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March 15, 2004 | by  | in Opinion |
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Reflections on Orientation

Here is something weird I noticed about Orientation week: there are two sets of doors at the top of the Student Union Building, right? One set was propped open for most of the week, funnelling a tailback of mostly poor, textbook-laden people out and mostly wet, windswept people in. At peak times, it could take several minutes just to clear a few metres. The other set of doors was unlocked, guys. And despite pointedly using them whenever I went in and out of the building, people who saw me still stood in queues patiently waiting to use a door they wouldn’t have to push. I can’t explain it; it’s a mystery.

So I was all set to write a polemic on the class action suit that’s been brought by veterans affected by chemical weapons in the first Gulf War, but Goodshirt is playing next door, and I can only think in snatches. It’s been an interesting night: the Salient office has the only toilet accessible to the backstage of the Union Hall, so we’ve become fairly intimately acquainted with some of New Zealand music’s luminaries. Rodney and Gareth, for example, have visited us twice. Joe from Autozahmm likewise. Various members of Elemeno P have come and gone, although it was quite some time before Lani made an appearance. Sometimes I hate working in an almost all-male office. I’ve been here for 14 hours! No one giggles when I walk into the office. Or at least, not in a good way. Our photographer just walked in and said, “Who’s been smoking in here?” That’s all I’m saying about that. And that it was Elemeno P. Hardarses. Now our office is smelly, and I missed the entire concert.

On the bright side, Goodshirt’s Gareth just came back. Have to say I’m pretty damned happy about that. That’s three for him.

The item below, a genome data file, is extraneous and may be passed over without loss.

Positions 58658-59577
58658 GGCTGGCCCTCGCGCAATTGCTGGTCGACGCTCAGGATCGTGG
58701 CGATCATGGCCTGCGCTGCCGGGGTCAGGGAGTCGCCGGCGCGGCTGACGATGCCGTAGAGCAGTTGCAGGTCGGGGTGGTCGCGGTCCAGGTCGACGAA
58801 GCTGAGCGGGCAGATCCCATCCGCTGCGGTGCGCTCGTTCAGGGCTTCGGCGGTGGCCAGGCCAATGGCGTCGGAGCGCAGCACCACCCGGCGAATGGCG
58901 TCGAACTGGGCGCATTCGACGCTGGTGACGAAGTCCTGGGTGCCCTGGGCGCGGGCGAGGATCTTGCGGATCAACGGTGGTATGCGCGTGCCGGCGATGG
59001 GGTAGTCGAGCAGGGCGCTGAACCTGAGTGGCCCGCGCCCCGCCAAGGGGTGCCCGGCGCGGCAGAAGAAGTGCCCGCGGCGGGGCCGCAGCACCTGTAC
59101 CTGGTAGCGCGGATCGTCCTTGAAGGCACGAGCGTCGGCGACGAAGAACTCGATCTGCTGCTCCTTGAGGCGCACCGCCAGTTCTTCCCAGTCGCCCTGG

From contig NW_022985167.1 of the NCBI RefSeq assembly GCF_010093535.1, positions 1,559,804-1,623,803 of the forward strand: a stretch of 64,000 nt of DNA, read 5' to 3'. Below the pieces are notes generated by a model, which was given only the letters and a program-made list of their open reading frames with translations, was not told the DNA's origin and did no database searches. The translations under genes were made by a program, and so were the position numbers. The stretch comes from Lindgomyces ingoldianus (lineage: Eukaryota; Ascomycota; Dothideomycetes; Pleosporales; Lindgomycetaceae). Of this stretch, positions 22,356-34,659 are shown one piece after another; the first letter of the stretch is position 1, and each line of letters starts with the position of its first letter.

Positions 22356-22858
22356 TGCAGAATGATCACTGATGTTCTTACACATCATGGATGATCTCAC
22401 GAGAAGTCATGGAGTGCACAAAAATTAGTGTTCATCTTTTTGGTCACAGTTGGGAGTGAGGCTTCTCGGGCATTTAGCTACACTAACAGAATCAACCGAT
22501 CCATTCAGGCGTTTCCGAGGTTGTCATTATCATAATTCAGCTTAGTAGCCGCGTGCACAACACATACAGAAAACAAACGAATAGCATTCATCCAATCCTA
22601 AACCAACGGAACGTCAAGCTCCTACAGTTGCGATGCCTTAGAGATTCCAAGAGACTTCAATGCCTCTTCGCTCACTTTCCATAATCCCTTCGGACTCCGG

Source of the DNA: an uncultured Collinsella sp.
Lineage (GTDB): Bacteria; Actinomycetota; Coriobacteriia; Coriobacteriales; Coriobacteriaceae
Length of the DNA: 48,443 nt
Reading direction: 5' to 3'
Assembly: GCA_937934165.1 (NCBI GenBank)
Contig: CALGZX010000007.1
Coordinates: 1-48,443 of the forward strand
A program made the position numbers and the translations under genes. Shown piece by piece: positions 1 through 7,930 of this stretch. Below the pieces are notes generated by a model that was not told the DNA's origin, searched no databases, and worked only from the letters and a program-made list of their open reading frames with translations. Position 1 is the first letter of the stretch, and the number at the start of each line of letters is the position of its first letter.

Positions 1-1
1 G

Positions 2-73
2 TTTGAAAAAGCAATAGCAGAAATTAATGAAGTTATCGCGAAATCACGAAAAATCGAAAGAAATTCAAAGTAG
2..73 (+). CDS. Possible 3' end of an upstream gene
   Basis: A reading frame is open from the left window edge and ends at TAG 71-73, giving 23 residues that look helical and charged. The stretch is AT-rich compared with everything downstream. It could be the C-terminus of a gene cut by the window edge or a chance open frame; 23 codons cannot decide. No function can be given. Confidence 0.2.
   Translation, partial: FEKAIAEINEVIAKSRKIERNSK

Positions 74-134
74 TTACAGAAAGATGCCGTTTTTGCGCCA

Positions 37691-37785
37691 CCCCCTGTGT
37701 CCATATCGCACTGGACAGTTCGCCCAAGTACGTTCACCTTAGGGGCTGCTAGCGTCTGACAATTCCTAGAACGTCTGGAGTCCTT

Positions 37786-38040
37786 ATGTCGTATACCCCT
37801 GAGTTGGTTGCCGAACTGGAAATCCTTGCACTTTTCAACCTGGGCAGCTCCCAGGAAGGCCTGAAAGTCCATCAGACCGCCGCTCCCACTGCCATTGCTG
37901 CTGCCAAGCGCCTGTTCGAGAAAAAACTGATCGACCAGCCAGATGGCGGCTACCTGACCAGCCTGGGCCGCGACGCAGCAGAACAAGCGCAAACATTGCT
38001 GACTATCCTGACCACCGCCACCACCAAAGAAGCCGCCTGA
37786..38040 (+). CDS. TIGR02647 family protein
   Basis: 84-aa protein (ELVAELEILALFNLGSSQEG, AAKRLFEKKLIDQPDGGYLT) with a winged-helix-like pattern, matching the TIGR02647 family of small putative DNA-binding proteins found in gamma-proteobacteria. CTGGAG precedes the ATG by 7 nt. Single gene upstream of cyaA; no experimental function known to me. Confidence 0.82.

Here’s an excellent question: What are we all still doing here at 2 o’clock on Friday morning? It’s the most unbelievable cop-out to use this space to crap on about my job, but we’ve been signing up volunteers a-go-go in the last couple of days, so I have the spiel pretty down. And when your head’s buzzing with a concert you heard a couple of rooms away, your stairwell’s been used for nefarious purposes and you’ve been brazenly cavalier with your own deadline, needs must.

Monday: In a crunching reversal of my working life experience, Monday is the height of great days at work. Why? The new issue arrives! The first set of deadlines is still a day away, so I can still kid myself that people will respect them. Some people even get their stuff in today, which is extra-gold-star tremendous. Monday’s the day for talking features, returning days’ worth of calls and talking seriously to people about making deadline, this time. If you’re sending unsolicited stuff, this is the day to do it: the issue plan may still have space in it, and I will still be checking email.

The rest of the week: Well, this is turning into a twisty little piece of self-indulgence. It’s 4a.m. The week is an enormous blur post-Monday. Deadlines come and go like so many missed buses. Or, not so much missed as completely ignored – or maybe more like a taxi you order and then make wait for half an hour while you get ready. Except the cab can’t charge you a waiting fee, because you’re only a volunteer and the driver’s really nice and understands that you’ve got a lot of other work on and doesn’t want to push you so hard, even though, let’s say “he”, wishes you hadn’t committed to something you couldn’t deliver. But “he” knows you’ll eventually get in the cab and “he” can drive you wherever you damn well please. Or, you can just not get the cab at all, and the really, really nice driver and designer have to drive around all night Thursday looking for someone else while sub-editors jump in and out of the back seat and ask if there’s anything they can do to help.

So far, the mag’s been put to bed at around 7a.m. Friday. Which means that Fridays have become weird nothing day. I get home, sleep, come back to work, make ineffective gestures at my desk and go back home to bed. Life? I hear it’s fun. And you probably think I’m a miserable cow who’s nice to people about missing deadlines to their faces and then abuses her position to moan about them in print. Well, yeah. That’s one of the things that makes the bajillion-hour weeks worthwhile! As is the fact that there are so very many keen, talented writers on campus. If you want to volunteer for anything – writing one news story, or reviewing books every single week, email with an outline of the things you’d like to do. Or come in and see this place sometime – it’s messy, but we should have the smell gone by Monday.

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